Comfort food for a cold winter’s evening, this Moroccan-inspired dish of braised boneless chicken thighs with dried apricots, green olives, and herbed couscous is one way to stay home and still feel like you’re traveling. I’ve made this dish over and over for guests (and my wife) since first hearing it described on television years ago. (Read Casablanca Chicken for the Winter Win.)

A few notes: I use a fragrant cinnamon I buy from Penzey’s spices, but a combination of cinnamon and ground coriander is nice, too. I like to cut the carrots and parsnips into bite-size pieces. Since pitting olives is a lot of work, I often buy the pitted green Manzanillo olives stuffed with pimentos, but if you can find other pitted green olives, great. In a pinch, pitted kalamata olives will do. If you want to vary the amount of couscous you make, just use  a combination of two parts orange juice and one part water for the liquids.

Serves 4

  • 4 tablespoons olive oil
  • 8 to 10 boneless chicken thighs (about 2 to 2 1/2 pounds)
  • Kosher salt
  • Freshly ground pepper
  • 1/2 cup seasoned flour (I like to season with a combination of garlic powder, dill, dry mustard and paprika or a bit of Penzey’s Sunny Paris spice)
  • 1 ½ cups large-diced carrots, peeled and trimmed (about 8 to 9 ounces before trimming)
  • 1 ½ cups large-diced parsnips, peeled and trimmed (about 8 to 9 ounces before trimming)
  • 1 ½ cups large-diced onions 1 medium (6-ounce) white onion, large-diced (about 1 1/2 cups)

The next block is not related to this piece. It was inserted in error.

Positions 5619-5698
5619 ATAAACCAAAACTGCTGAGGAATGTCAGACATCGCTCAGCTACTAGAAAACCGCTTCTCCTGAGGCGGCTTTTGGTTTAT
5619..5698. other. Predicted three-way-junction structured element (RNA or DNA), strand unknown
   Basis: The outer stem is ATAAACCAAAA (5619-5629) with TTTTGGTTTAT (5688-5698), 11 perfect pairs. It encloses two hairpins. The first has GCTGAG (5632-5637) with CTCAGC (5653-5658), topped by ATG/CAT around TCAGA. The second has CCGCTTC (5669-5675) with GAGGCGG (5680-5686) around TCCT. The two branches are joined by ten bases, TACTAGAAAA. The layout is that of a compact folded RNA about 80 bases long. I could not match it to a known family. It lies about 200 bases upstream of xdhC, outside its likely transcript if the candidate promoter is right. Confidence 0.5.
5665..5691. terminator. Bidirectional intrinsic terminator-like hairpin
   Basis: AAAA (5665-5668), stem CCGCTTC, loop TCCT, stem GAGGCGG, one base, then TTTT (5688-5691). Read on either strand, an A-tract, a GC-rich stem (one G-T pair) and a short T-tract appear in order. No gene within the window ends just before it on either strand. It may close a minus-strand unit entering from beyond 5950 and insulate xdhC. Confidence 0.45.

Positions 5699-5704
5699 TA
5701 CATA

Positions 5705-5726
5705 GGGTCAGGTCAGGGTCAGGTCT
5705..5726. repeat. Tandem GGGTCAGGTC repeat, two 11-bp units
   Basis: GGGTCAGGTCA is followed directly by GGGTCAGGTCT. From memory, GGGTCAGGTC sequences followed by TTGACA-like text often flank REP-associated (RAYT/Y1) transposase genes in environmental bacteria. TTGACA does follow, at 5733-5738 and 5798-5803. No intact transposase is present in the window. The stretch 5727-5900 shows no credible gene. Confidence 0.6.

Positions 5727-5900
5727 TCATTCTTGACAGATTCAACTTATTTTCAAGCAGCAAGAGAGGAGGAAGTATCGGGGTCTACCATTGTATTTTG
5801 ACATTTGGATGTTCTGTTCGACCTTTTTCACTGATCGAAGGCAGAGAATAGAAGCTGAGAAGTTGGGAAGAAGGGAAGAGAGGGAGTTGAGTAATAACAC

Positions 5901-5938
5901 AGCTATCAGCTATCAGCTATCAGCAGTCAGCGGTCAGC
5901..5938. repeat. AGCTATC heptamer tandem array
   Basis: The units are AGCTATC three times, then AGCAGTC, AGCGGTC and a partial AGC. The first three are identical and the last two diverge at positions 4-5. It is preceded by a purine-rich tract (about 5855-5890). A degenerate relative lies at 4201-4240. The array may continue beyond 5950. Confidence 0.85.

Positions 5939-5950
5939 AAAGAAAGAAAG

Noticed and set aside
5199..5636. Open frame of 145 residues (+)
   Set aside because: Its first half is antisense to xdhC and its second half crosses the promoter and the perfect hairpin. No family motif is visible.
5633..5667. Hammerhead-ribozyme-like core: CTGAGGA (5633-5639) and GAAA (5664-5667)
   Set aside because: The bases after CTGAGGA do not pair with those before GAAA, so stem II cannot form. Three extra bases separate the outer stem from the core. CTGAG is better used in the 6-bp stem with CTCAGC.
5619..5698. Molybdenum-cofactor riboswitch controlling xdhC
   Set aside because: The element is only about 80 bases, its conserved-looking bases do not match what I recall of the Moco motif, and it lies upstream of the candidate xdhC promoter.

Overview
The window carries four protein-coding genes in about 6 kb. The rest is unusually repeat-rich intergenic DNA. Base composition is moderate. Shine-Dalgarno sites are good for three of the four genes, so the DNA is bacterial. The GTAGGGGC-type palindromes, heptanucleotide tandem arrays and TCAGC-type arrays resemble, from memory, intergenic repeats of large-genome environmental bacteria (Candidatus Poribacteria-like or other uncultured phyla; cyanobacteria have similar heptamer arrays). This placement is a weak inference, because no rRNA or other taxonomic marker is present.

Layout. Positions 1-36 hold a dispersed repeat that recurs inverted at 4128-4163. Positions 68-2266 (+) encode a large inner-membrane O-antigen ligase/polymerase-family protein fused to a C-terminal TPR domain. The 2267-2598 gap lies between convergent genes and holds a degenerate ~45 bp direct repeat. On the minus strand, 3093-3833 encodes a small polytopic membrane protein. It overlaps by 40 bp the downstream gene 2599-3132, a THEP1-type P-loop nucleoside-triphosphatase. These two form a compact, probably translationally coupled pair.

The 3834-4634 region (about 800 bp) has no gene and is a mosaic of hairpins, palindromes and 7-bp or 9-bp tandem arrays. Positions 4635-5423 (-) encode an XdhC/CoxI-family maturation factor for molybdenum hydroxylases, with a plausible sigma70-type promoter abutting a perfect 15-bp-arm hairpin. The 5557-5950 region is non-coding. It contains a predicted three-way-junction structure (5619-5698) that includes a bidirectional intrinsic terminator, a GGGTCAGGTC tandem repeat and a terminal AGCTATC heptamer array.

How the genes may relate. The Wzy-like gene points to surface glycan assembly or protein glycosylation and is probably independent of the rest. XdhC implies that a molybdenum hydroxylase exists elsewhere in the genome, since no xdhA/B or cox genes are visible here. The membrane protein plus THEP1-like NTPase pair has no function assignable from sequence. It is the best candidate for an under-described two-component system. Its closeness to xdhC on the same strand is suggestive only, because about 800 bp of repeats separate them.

• 3 large cloves garlic minced
  • 2 ½ teaspoons ground cinnamon
  • 1 teaspoon ground coriander
  • 7 ounces dried apricots, cut in half (about 1 1/3 cups, packed)
  • 5 ounces jarred pitted Manzanilla olives (or a combination of pitted green and black olives)
  • 24 ounces low-sodium chicken broth 
  • 1 cup orange juice
  • 1 1/4 cups couscous
  • ¼ cup roughly chopped mint  
  • 2 tablespoons roughly chopped cilantro 
  • 2 scallions, chopped
  • 3 tablespoons cold unsalted butter, cut into pieces

1. Heat the oven to 375°F.

2. Heat 2 tablespoons of the olive oil in a heavy bottomed casserole or medium-large (5- to 6-quart) Dutch oven over medium-high heat. Season the chicken thighs liberally with salt and pepper, dredge with seasoned flour, and brown in the hot oil for four to six minutes on each side. Transfer to a rimmed sheet pan or plate to hold. Repeat with remaining olive oil and chicken, reserving all the chicken on the sheet pan.

3. Add the onions, carrots, and parsnips to the pot. Cook, stirring, for 5 to 7 minutes, or until the vegetables are lightly browned. Stir in the garlic and sauté for 30 seconds or until fragrant.

4. Add the cinnamon, the coriander, 2 teaspoons salt, 1 teaspoon freshly ground pepper, the apricots, and the olives. Cook, stirring to incorporate, a few seconds or until the spices are fragrant.

5. Return the chicken to the pot, add the chicken broth, and stir and scrape the bottom and sides of the pan. Bring the liquid to a simmer. Cover with a tight fitting lid and transfer to the oven. Cook for 30 minutes.   

6. Meanwhile, combine the orange juice, 1/4 cup water, and 1 teaspoon salt in a small pot. Bring the mixture to a boil, remove the pot from the heat, and quickly add the couscous. Stir and cover right away with a tight-fitting lid. Let stand for 10 minutes. 

7. Transfer the couscous to a mixing bowl and fluff with a fork. Combine the herbs and scallions, and add half of the mixture to the couscous. Mix until well-combined. Transfer to a serving dish.

8. Transfer the pot of chicken from the oven to a medium-low burner on the stovetop. Stir in the butter until completely melted. To serve family-style, sprinkle the top of the chicken with the remaining scallion and herb mixture and serve. Alternatively, portion couscous into shallow bowls, top with the chicken and pot juices, and top each with some of the herb-scallion mixture.